Guidelines for attribution of IsoMAP data products in published work (including but not limited to papers, books, and websites):

  1. Any IsoMAP job used in published work should also be ‘published’ within the IsoMAP system, making it discoverable and usable by other IsoMAP users. You can publish your jobs at any point using the links in the “My Jobs” page.

  2. The IsoMAP job key provides a unique ID for every analysis conducted within the system, and should be used to identify specific data products used in your work. For work using only one or a very small number of products, the appropriate citation format (where XXXX is the job key) is:

    Product creator’s name (year created) IsoMAP job XXXX, Isoscapes Modeling, Analysis and Prediction (version 1.0). The IsoMAP Project.

  3. In cases where you have used a large number of data products, please use the generic IsoMAP citation below and include a list of job keys within or accompanying your publication.

    Bowen G. J., West J.B., Miller C. C., Zhao L. and Zhang T. (current year) IsoMAP: Isoscapes Modeling, Analysis and Prediction (version 1.0). The IsoMAP Project.

  4. In order to ensure proper attribution of the data underlying your analysis, we ask that you also include citations to the primary data sources used in your project. In addition, we encourage you to contact the primary data sources with questions regarding their programs and/or to develop collaborative efforts where appropriate. We intend to develop a process for auto-generating specific data source citations associated with each IsoMAP job, but in the mean time we ask that you refer to the general guidelines below:

    1. For any precipitation isotope model or map jobs, cite:

      IAEA/WMO (2011). Global Network of Isotopes in Precipitation. The GNIP Database. Accessible at:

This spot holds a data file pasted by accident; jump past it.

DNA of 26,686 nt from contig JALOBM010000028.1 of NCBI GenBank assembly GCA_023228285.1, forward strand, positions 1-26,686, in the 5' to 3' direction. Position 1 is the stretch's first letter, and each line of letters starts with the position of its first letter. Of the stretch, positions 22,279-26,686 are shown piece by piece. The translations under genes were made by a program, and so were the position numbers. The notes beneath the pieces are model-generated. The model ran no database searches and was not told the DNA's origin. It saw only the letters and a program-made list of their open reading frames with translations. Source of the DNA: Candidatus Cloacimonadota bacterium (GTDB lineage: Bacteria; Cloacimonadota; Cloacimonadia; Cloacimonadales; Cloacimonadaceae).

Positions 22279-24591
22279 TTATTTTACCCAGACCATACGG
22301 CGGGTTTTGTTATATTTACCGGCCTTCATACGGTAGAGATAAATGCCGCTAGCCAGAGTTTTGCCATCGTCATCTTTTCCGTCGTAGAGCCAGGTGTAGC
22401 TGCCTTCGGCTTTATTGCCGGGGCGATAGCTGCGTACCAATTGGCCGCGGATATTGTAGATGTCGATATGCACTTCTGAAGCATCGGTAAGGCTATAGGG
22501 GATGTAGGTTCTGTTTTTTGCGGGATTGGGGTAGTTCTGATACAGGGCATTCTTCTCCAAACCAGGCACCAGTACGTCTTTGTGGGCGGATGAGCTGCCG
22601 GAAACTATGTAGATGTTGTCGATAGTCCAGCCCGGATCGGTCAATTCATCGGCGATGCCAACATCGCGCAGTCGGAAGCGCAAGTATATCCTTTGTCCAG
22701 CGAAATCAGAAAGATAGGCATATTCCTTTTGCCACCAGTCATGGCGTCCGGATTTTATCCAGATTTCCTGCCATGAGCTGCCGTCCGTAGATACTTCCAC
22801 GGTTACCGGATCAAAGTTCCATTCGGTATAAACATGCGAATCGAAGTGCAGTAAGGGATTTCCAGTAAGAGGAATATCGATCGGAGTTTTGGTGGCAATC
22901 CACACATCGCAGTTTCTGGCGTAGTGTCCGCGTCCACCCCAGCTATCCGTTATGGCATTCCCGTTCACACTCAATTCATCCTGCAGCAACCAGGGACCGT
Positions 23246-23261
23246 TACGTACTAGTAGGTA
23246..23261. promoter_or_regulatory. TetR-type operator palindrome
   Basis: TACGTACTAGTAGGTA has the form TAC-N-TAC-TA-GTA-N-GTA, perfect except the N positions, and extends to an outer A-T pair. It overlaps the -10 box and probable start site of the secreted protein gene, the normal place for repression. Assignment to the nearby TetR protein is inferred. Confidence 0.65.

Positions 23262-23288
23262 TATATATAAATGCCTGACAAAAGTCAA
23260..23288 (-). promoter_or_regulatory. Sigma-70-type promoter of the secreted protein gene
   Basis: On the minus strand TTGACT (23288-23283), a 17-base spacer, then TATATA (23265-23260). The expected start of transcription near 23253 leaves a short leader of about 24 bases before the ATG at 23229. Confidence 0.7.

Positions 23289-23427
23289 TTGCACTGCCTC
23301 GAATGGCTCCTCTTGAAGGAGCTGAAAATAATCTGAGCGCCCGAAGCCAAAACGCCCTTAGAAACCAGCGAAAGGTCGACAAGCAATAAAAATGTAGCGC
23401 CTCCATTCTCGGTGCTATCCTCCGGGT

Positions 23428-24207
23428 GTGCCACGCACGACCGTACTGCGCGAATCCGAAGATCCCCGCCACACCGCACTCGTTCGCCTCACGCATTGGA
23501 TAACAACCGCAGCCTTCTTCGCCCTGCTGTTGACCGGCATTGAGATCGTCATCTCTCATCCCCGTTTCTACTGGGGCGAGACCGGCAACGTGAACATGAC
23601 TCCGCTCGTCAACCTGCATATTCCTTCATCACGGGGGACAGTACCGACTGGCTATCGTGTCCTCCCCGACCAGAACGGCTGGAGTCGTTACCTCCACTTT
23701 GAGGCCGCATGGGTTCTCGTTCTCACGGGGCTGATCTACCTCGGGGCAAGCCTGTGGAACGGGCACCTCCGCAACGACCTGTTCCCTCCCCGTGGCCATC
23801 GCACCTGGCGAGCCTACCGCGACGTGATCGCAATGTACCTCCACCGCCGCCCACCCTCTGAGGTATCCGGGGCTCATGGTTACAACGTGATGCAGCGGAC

2. In addition, for precipitation isotope jobs using data from the USA during the period 1989 – 1995, please also cite:

      Welker, J.M., 2000. Isotopic (d18O) characteristics of weekly precipitation collected across the USA: An initial analysis with application to water source studies. Hydrological Processes, 14: 1449-1464.
    3. For any job using CRU (TS2.1) climate data, cite:

      Mitchell T. D. and Jones P. D. (2005) An improved method of constructing a database of monthly climate observations and associated high resolution grids. International Journal of Climatology, 25, 693-712.
    4. For any job using PRISM climate data, cite:

      PRISM Climate Group (2010) Gridded climate data for the contiguous USA.
    5. For any job using ETOPO elevation data, cite:

      U. S. National Geophysical Data Center (1998), ETOPO-5 five minute gridded world elevation, NGDC, Boulder, Colorado, USA.
  5. IsoMAP data products are the intellectual property of their creators, who retain copyright to these products. By publishing their data products within the IsoMAP system, the creator grants any IsoMAP user the non-exclusive right to download, reproduce, or reuse the product, in part or in whole, in original or modified form, for non-commercial purposes. In so using data products obtained from IsoMAP, the user agrees to abide by the above guidelines on attribution and citation of these products and to refrain from re-distributing the data products.